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If you are so concerned about why does the chain keep slipping off your mountain bike, you are not alone.
Mountain bikers often face this problem, and the reason could be more than one.
Common causes for chain slippage for example can be, a malfunctioning chain, rear/front chain cassette, or the derailleurs.
It is essential to understand what causes the issue of chain slippage to ensure a comfortable bike ride.
Let’s get into it!
8 Reasons Why The Chain Keep Slipping Off A Mountain Bike
1. Check The Sprockets For Dirt
Sprockets are wheels with teeth-like structures, which are sturdy, and lock onto the chain.
When there is a lot of dirt and grime accumulated on the sprockets, it could lead to the slipping of the chain.
The oil and dirt combination could lead to the forming of a black mixture on the sprockets.
It is recommended to clean up the sprockets once in a while to avoid slipping off of the chains.
2. Worn Out Chain
A worn-out chain would easily slip off the cassette or the front chainrings.
If your mountain bike has undergone high-intensity pedaling, then you know why your chain has worn out easily.
There are chances that the rollers have lost their standard round shape, and the plates have elongated too, due to the high-intensity riding.
The tool called chain ruler would be worth investing in, in order to check the chain’s condition regularly.
Pay close attention to the wearing of the chain, and follow one useful tip, replace the chain as soon as possible as it will prevent damaging both the cassette and chainrings.
3. Worn Cog Teeth
When you inspect whether the chain has worn out, you should also check the condition of your bike’s cog teeth.
A worn-out cog teeth can also lead to the slipping off of your mountain bike’s chain.
This could be a counter-effect of the stretched chain that comes continuously in contact with the cog teeth.
4. Incompatible Drivetrain Parts
Sometimes, mountain bikers make the mistake of replacing the chain or cassette without checking the drivetrain compatibility.
Drivetrain parts must be picked up referring to the manufacturer’s recommendations.
You might end up with a slipping chain or persistent cracking noises while pedaling if you have the wrong drivetrain parts on your mountain bike.
5. Excessive Lubrication
Some people have a misconception that too much lube will improve the efficiency of pedaling.
The truth is, a small amount of lube is sufficient for impressive pedaling, and excess of it can lead to the chain slipping.
The slipping off could be worse if the chain has stretched.
This is because the presence of excess lube could result in losing the required contact between the sprocket’s teeth and the chain.
6. Disoriented Shifting Setup
A wrong shifting setup can result in the chain slipping off your mountain bike or it jumping from cog to cog.
A bad setup could also lead to cracking sounds while riding the bike.
Inspecting the shifting cable, rear derailleur, derailleur hanger, and the shifter is recommended to ensure that the shifting setup is accurate.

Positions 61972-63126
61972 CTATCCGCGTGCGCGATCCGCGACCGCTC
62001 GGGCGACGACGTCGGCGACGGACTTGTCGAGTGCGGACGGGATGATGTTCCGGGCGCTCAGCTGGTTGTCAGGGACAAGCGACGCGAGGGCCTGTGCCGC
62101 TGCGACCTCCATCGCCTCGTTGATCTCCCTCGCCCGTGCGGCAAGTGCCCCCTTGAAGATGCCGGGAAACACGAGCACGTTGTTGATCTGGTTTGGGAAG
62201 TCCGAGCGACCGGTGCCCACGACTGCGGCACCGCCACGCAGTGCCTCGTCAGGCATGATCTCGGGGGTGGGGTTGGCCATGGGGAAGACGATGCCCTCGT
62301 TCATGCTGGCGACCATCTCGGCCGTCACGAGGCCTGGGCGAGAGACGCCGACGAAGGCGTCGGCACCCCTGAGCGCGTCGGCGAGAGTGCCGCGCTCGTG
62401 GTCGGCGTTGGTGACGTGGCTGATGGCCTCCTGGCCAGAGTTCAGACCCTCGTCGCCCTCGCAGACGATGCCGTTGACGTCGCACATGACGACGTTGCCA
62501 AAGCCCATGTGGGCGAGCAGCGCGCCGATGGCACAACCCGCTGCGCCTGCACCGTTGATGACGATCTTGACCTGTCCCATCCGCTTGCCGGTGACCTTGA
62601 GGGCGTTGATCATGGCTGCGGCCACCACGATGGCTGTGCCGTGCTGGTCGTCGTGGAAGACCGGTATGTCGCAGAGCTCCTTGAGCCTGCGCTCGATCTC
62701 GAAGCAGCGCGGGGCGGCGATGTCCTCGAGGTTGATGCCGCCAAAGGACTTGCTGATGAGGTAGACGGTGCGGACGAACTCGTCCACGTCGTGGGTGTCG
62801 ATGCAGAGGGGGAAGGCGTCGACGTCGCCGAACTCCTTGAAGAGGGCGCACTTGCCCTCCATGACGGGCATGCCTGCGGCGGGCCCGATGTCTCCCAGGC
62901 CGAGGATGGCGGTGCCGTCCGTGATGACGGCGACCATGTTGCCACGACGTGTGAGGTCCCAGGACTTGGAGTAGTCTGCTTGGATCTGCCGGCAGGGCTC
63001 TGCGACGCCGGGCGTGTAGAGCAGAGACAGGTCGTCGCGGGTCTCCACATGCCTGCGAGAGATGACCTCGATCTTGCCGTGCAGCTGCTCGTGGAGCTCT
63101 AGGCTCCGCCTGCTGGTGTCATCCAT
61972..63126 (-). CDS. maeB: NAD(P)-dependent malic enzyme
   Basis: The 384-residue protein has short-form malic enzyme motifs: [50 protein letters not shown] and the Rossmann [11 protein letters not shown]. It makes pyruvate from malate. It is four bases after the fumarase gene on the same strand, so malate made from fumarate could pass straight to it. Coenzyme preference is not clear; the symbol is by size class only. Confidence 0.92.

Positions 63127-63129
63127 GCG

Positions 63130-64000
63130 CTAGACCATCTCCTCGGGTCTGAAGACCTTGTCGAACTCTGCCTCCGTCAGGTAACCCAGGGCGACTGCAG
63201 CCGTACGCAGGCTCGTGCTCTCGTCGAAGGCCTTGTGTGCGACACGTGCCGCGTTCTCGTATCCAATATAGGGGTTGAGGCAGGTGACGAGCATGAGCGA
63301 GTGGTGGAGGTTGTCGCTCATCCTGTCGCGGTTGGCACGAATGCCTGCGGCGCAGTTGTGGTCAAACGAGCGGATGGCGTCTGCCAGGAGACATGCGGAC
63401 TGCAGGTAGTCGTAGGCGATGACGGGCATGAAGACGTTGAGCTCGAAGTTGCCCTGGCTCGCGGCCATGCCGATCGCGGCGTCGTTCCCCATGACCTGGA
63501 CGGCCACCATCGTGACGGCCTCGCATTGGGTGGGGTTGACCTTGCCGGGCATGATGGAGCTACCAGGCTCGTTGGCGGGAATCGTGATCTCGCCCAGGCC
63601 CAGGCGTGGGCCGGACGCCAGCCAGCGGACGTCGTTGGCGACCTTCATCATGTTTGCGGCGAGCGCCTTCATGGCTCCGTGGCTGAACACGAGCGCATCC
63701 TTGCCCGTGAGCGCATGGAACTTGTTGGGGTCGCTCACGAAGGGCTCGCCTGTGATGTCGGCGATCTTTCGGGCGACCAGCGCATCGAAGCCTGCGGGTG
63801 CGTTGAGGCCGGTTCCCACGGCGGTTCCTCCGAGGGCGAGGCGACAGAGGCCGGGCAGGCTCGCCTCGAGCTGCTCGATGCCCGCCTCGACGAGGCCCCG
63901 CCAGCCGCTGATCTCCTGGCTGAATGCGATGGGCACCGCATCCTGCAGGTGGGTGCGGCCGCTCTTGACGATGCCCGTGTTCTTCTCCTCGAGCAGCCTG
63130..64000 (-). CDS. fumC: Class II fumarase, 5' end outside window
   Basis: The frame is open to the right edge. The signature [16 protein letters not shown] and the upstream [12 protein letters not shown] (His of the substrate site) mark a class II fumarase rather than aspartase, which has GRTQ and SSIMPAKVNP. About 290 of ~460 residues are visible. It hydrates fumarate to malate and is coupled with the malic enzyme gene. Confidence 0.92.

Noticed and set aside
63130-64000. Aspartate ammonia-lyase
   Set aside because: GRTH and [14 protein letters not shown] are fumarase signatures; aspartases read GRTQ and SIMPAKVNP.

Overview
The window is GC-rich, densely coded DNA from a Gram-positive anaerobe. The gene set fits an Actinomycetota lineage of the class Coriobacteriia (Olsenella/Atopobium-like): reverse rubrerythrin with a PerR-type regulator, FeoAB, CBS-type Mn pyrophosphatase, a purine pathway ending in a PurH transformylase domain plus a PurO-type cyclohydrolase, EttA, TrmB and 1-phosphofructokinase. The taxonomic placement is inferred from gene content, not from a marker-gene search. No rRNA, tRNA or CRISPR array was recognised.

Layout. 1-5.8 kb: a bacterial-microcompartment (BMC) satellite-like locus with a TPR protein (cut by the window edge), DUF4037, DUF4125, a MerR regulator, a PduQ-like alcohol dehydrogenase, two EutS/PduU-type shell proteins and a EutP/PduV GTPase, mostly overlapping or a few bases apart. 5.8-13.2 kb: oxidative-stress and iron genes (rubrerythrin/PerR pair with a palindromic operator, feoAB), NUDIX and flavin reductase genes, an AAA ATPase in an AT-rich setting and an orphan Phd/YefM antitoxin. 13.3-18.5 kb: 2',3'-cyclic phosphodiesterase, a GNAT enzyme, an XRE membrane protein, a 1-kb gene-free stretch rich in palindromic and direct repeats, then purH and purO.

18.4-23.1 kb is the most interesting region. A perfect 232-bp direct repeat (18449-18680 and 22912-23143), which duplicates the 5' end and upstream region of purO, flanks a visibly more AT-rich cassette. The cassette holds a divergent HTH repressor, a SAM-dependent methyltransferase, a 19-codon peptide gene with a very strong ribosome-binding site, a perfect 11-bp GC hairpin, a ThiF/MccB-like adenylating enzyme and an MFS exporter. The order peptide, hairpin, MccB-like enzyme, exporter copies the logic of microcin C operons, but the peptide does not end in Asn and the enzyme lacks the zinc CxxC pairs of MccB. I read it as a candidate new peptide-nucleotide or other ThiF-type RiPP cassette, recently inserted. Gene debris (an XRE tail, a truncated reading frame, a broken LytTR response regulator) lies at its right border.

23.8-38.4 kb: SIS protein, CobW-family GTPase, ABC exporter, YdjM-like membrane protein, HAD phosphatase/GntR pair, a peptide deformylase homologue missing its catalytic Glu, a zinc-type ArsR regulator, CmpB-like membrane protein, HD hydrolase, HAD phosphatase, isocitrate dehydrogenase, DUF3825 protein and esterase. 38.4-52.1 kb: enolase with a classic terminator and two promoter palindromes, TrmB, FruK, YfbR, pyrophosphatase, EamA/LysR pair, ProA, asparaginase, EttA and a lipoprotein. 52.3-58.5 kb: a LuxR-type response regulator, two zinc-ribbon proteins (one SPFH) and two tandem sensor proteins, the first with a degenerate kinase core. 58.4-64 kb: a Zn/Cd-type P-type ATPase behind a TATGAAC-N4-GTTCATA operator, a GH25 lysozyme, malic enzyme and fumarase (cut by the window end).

The shifting cable is prone to stretching after prolonged use and hence may require tension adjustment or complete replacement.
The alignment of the rear derailleur must be checked, as it is quite prone for misalignments to happen after some use.
Since the derailleur hangers are a fragile component, which could bend due to hard contacts, they are capable of causing chain jumps.
If the quality of the shifter is low, it could lead to the inefficient working of the cable due to decreased tension.
When you are riding out of the saddle, it could lead to unwanted shifting of gears, which may give you a chain slipping-like experience.
7. Bent/Damaged Derailleur Pulley Cage
A derailleur pulley cage that is damaged or bent would give the same experience as a pulley cage with undesirable alignment.
To understand whether the derailleur is misaligned, you can make a visual inspection of the rear wheel.
Looking head-on will help in analyzing whether the derailleur is capable of preventing the chain from slipping.
Next, check if the derailleur is damaged by going up or down in gears.
If there is any damage, you may want to inspect the cable, starting from the front derailleur shifter and moving on to the derailleur.
Turn the adjuster placed near the attachment of the cable clockwise and counterclockwise to adjust.
See if you are able to fix the problem as you make the adjustment. You should be able to shift smoothly through every gear.
8. Issues With Freehub/Cassette Or Freehub/Hub Shell Interface
Check whether the cassette is positioned correctly on the freehub.
Clock the sprocket well so that it is where it belongs.
If your mountain bike’s free hub pawls are worn out, it is possible for the freehub to slip under load, which could be mistaken as the chains are slipping.
How To Prevent MTB Chain From Slippage (In-Depth Video)
9 Steps To Take Good Care Of The Chain To Prevent Slippage?
A drivetrain consists of a cassette, chainrings, rear derailleur, and the chain itself.
The primary cause of slippage is an accumulation of dirt and grime on the drivetrain.
Hence, it is essential to properly clean and maintain your bike’s drivetrain to improve its lifespan.
Follow the nine step chain cleaning guide stated below to prevent the slippage of your mountain bike chain.
- The first step to cleaning your mountain bike’s chain is to hang it on a stand or turn your bike upside down.
- Scrub the chain using a rag and a bio degreaser. If you don’t have a bio degreaser handy, substitute it with isopropyl alcohol. You can use a small amount of either of these on a damp rag and press it gently over the chain using one hand.